The receiving of the Ten Commandments and erradication of the idols were a way of saying to the Hebrews, "Check it out - these are not the REAL God/Goddess. (Remember your real Source and get back to it.) Here's what happens when you forget who you really are. When you believe in those gods and goddesses you give away your power and reject the power of the One infinite intelligence that created it ALL." The Hebrews (who were called "the strangers" or "outsiders" in Egypt) were then called the Chosen People because THEY chose to leave bondage in Egypt to freedom, to abandon the old beliefs of many gods and goddesses to the one God, to keep the Torah and be a light unto all nations, keeping their promise to God. And in return, God would keep It's promise to the Jewish people. There was the new responsibility given the Jews - to have compassion, "You shall not oppress a stranger," because Jews knew what it was like to be a stranger in a strange land (Egypt), [Exodus 23], and to leave slavery for freedom. Every year this theme is celebrated in the Passover holiday.

Probably the most important things to come out of the Exodus, aside from the Ten Commandments, was the belief in God through faith and trust - without a statue. Knowing that God is all things and One. All became integrated, and this is why the plural word "Elohim" is used as one of God's names, instead of the singular, feminine word "Eloha." God was a power inside as well as outside; no more separation. We then received the words in the Shema, the basis of Jewish belief, "Hear O Israel, the Lord our God, the Lord is ONE." The Ten Commandments state: "You shall have no other gods BEFORE ME," meaning that it is forbidden to set up a mediator between God and man.

Consciousness changed forever right then and there. It expanded to new and previously unknown realms. People as a nation witnessed the real power, power that was different, power that was way beyond the abilities of their former deities - in other words, the real magic. The Ten Commandments will be automatic when one lives with higher consciousness. People have an earthly and spiritual responsibility. People now had to be responsible for their own souls instead of thinking that some god or goddess was solely in charge of it. The Ten Commandments (and subsequent laws) are guidelines for taking self-responsibility with respect for, and care of, family and community. The laws were laid out in a way that the people could relate to back then, and they are still quite effective (for those who abide by them), and relevent today. Christians may believe that Jesus was the only one who gave heart to the world, but if they understood the message of the Ten Commandments, they'd see it is love and light.

Since the laws were given, Judaism continues to flourish (in spite of numerous genocidal attempts against the Jews). There are three main branches of Judaism: Orthodox (with an Ultra-Orthodox sect), Conservative, and Reform (and there are off-shoots of these, as well). Judaism, even with its laws, is open to personal interpretation of these laws. The Jewish people remember their roots, and celebrate their continuous consistency as a religion.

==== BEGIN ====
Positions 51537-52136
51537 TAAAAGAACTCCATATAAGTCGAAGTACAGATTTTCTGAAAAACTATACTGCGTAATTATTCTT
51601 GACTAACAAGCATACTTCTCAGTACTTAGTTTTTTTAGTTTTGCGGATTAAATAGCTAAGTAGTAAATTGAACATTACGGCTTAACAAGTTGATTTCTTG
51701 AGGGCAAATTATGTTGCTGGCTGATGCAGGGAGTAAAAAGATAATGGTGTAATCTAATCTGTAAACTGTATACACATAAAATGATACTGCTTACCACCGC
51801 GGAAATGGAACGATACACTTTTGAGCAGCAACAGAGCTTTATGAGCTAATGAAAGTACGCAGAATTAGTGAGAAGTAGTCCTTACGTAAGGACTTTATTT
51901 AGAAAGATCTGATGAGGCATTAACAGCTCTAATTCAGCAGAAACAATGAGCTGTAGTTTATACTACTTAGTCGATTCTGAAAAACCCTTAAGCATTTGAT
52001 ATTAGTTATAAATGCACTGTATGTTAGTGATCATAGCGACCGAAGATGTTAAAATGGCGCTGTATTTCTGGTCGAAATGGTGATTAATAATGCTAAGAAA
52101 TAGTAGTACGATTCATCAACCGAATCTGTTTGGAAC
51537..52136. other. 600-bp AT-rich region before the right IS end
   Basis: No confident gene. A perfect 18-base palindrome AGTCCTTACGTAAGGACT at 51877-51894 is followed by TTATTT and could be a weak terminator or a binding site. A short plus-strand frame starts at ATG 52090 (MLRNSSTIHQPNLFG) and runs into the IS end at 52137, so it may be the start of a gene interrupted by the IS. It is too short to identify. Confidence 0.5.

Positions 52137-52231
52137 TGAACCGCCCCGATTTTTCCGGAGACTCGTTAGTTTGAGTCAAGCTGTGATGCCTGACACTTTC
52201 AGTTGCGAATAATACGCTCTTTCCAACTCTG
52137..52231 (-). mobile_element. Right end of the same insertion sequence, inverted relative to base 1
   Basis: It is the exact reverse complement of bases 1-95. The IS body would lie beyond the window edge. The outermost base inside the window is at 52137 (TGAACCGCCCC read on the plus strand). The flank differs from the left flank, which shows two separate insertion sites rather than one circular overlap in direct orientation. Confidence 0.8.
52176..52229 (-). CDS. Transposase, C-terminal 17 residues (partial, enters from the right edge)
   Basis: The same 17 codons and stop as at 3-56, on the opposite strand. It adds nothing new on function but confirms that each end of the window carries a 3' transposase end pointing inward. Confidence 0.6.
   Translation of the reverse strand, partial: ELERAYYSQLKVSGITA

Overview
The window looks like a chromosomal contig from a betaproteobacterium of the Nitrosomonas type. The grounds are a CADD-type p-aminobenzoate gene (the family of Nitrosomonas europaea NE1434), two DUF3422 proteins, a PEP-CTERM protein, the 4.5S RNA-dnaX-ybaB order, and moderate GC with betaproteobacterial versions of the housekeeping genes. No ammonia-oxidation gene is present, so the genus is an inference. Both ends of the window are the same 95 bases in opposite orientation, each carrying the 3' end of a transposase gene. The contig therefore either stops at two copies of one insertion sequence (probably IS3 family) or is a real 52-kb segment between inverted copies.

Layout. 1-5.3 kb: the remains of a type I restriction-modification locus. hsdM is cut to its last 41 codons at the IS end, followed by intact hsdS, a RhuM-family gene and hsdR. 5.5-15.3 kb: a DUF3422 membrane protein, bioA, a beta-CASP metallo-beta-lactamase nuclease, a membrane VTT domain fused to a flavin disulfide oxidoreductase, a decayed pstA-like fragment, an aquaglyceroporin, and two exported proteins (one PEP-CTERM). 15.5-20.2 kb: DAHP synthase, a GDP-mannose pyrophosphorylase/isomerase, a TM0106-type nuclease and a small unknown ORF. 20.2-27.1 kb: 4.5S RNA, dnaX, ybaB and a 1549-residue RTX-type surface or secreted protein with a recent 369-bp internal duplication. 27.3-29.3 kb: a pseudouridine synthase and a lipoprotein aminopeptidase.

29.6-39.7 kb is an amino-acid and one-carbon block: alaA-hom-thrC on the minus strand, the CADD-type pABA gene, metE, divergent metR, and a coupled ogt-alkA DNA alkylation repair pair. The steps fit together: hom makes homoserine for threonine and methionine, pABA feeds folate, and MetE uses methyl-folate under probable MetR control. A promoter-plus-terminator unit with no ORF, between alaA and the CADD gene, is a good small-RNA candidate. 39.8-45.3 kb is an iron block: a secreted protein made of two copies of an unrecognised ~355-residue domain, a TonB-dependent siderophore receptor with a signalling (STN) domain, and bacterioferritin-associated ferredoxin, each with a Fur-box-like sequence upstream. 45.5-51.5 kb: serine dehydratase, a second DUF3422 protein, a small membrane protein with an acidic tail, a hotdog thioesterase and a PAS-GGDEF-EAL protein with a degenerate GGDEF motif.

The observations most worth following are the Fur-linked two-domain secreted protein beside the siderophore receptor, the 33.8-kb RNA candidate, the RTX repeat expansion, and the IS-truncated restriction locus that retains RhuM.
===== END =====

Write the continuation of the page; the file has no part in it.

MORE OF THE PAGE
What changed from this belief in One God and created rifts between religions after the development of Christianity, and why don't Jews believe in Jesus? We already mentioned national revelation (as opposed to that of only one person) as being one of the answers to this question. Another response is that the Biblical verses "referring" to Jesus are mistranslations, and there are many contradictions in the New Testament. Jews don't feel there was a need to improve upon what was already given by God in the Old Testament. The Ten Commandments were written by the finger of God through Moses.

Christianity contradicts Jewish theology. Christianity became a fall-back to idol worship (praying to Jesus, Mary, statues, etc.), and a fragmentation of the One God. Christianity has a triadic God: The Father, the Son and the Holy Ghost (Matthew 28:19). Christianity also believes that God came down into one human form in the man Jesus. It is said that Jesus said he was the son of God, however, every Jew says the very same thing about himself, because Jewish people all feel they are children of God. To make more of this (as if Jesus was an exception, rather than the rule) is a manipulation of facts.

Contrast Christian belief to Judaism: Maimonides devotes most of the "Guide for the Perplexed" to the fundamental idea that God is incorporeal, meaning that God assumes no physical form. God is eternal, above time. It is infinite, beyond space, cannot be born, and cannot die. Saying that God assumes human form makes God small, diminishing both Its unity and divinity. As the Torah says: "God is not a mortal" (Numbers 23:19).

In Christianity, one man died for everyone's sins. The focus is on sin, guilt, punishment for being human and thinking one could never equal Jesus Christ, because he was special, the only Son of God. Yet, Chrisians feel that believing in this same man will save them (which means Jesus is acting as a mediator, and it becomes idol worship for the person praying) - therefore little or no real need for self-responsibility or personal relationship with the One God. In many churches there is usually a mediator between people and God; confessions, and so forth, that require someone else to come between us and God, or to speak and interpret for people, and finally to judge and penalize. In Judaism, the rabbi is not a mediator; he is a learned individual, a teacher and leader.